A new championship, a new-look team, but the same old classy Corofin who were in seventh heaven after bagging a record seven goals in their 27-points victory over hapless Oughterard.
That Kevin O’Brien could spring dual county star, Daithi Burke, and Galway senior footballer Ian Burke, as second-half substitutes when the game was over as a contest, highlights the embarrassment of riches in the Corofin camp.
Nine of Corofin’s starters were on the starting 15 that won an historic three-in-a-row of All-Ireland titles in January, but the introduction of former Galway minor Matthew Cooley, who scored a goal off the bench on his senior club debut, highlighted, too, how they have young talent coming through.
Leaving aside the lack of resistance, particularly in the second half, the ruthless manner in which Corofin annihilated their Connemara opponents was frightening for all other pretenders to the throne.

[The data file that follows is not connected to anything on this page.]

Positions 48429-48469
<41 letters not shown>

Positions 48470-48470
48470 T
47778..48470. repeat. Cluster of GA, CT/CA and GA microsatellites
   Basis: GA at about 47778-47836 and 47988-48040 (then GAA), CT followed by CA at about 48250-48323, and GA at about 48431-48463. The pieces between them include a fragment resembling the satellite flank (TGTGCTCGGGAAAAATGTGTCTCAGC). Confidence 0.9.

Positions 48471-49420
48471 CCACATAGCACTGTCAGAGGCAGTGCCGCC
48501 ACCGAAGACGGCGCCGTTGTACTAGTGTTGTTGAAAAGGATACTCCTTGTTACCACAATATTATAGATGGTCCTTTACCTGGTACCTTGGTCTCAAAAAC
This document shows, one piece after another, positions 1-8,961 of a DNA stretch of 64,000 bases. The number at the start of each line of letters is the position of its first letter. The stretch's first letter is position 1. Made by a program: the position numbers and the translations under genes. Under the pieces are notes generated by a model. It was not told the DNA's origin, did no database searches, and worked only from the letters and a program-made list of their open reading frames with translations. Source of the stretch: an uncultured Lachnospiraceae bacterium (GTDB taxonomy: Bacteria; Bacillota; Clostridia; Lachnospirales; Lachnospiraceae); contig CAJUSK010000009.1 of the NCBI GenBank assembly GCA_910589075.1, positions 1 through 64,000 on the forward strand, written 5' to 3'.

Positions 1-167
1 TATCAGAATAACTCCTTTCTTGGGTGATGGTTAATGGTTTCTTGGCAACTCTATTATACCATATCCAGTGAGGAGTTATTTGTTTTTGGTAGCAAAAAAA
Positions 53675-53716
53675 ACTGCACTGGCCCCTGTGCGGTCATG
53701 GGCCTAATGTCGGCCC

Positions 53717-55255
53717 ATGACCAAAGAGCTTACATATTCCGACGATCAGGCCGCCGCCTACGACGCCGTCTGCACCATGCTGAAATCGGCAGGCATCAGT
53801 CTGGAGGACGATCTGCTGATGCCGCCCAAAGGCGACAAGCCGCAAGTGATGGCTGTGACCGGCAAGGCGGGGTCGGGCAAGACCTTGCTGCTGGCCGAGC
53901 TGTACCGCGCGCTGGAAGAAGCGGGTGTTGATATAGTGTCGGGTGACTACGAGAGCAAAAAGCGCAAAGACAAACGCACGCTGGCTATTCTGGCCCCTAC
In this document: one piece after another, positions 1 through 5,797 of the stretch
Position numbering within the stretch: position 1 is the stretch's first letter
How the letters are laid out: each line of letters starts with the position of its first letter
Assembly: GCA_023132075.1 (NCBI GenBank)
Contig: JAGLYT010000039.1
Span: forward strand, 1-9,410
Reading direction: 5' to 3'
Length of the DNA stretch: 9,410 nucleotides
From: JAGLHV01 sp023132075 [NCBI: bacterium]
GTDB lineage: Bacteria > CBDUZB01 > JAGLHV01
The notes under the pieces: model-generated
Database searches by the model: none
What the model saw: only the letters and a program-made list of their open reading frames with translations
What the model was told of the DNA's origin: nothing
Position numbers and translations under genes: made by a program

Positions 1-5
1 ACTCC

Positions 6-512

As warnings go, this was savage, as Corofin signalled their intent about securing an eighth successive county title, with a clinical brushing aside of an Oughterard outfit whose heads-dropped early. Corofin had 11 different scorers, including seven goal scorers; all bar one of their 17 points, were from play.
Darragh Silke who finished with 1-7, ran riot in the second half, and was the game’s best performer, and Micheál Lundy (1-3) proved a handful on the inside line, but Corofin had quality dotted all over the field, and in truth, won without clicking into high gear.